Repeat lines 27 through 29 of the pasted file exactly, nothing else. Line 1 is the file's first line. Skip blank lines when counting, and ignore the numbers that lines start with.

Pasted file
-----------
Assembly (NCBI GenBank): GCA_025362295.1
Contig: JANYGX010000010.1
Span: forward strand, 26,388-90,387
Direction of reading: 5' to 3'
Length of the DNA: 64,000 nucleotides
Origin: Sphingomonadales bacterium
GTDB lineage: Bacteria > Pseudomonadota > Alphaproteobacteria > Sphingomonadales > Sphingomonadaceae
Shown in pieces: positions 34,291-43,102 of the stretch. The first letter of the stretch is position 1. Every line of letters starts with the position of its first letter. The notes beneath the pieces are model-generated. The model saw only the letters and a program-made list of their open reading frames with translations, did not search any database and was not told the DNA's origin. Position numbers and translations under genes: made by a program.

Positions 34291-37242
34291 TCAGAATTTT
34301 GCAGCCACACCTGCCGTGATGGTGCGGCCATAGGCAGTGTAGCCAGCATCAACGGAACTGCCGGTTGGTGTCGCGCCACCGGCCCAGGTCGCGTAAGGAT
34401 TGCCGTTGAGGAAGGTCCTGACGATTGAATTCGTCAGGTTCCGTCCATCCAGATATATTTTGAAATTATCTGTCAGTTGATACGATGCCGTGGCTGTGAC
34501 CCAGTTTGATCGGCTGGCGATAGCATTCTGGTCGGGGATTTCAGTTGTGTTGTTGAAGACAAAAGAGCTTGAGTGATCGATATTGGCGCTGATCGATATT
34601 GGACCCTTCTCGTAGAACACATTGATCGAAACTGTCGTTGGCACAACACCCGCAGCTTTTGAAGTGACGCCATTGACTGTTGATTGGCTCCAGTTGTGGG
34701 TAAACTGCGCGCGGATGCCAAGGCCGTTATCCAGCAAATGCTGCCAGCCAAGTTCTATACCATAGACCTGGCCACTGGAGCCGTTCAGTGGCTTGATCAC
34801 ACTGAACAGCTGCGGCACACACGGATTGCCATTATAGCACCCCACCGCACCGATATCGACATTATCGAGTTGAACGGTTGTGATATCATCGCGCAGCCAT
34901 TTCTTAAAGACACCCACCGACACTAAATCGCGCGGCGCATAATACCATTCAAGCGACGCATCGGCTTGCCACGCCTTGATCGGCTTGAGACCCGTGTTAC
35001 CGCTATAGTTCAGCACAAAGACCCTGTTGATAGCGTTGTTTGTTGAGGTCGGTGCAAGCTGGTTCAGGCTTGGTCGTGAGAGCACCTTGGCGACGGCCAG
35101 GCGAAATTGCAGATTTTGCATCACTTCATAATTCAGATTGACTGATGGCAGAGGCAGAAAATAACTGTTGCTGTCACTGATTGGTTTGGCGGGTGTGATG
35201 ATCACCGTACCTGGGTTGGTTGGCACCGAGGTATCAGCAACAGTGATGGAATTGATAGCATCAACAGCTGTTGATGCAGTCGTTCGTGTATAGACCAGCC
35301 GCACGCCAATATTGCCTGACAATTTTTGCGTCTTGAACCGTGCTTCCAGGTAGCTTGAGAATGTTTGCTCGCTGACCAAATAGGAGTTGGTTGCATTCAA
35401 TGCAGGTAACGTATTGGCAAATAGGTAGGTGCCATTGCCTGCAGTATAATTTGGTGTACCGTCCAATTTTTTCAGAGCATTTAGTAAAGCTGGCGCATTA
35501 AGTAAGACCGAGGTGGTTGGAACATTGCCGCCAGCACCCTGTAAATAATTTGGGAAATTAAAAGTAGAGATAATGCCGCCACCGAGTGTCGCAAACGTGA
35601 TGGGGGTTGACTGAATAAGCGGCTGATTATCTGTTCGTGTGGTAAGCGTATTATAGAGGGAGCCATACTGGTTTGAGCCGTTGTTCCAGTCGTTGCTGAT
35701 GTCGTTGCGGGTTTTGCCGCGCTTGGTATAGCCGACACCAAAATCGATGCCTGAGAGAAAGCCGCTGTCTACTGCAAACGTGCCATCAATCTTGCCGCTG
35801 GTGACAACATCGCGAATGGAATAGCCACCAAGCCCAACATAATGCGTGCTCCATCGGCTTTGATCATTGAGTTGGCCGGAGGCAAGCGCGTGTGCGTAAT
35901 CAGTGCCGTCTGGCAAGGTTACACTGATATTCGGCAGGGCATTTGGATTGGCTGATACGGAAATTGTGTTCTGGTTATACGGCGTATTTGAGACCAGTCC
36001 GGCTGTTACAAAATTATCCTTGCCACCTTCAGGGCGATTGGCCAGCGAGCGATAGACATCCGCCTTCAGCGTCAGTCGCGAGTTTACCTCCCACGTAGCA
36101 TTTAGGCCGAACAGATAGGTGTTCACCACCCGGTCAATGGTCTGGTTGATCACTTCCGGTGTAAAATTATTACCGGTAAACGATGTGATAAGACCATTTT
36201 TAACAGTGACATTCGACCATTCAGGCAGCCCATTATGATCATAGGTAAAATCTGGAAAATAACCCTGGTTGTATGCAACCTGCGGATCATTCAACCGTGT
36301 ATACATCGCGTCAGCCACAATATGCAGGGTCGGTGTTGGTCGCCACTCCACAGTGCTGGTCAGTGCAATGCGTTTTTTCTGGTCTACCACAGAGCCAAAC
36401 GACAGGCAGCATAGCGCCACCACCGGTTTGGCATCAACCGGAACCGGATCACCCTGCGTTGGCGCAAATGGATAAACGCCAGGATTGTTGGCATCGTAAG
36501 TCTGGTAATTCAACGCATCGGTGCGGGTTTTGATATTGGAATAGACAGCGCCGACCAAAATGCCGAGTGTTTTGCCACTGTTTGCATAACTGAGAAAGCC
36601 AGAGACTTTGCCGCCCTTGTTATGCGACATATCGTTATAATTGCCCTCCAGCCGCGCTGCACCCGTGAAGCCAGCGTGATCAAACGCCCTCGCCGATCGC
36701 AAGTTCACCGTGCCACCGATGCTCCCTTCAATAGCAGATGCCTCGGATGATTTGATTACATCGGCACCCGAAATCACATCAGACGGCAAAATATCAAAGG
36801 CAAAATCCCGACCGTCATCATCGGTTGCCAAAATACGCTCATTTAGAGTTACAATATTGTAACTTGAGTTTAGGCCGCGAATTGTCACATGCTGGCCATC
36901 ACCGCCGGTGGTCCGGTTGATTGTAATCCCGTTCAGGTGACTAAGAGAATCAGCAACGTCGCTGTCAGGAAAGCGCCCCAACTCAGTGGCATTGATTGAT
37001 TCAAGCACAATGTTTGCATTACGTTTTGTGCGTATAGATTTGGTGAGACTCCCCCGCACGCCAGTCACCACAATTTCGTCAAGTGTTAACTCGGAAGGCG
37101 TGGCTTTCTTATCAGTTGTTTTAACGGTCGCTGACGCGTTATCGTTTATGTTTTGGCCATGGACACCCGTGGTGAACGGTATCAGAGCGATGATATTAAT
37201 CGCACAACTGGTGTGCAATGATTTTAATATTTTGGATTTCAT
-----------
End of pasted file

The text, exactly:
35901 CAGTGCCGTCTGGCAAGGTTACACTGATATTCGGCAGGGCATTTGGATTGGCTGATACGGAAATTGTGTTCTGGTTATACGGCGTATTTGAGACCAGTCC
36001 GGCTGTTACAAAATTATCCTTGCCACCTTCAGGGCGATTGGCCAGCGAGCGATAGACATCCGCCTTCAGCGTCAGTCGCGAGTTTACCTCCCACGTAGCA
36101 TTTAGGCCGAACAGATAGGTGTTCACCACCCGGTCAATGGTCTGGTTGATCACTTCCGGTGTAAAATTATTACCGGTAAACGATGTGATAAGACCATTTT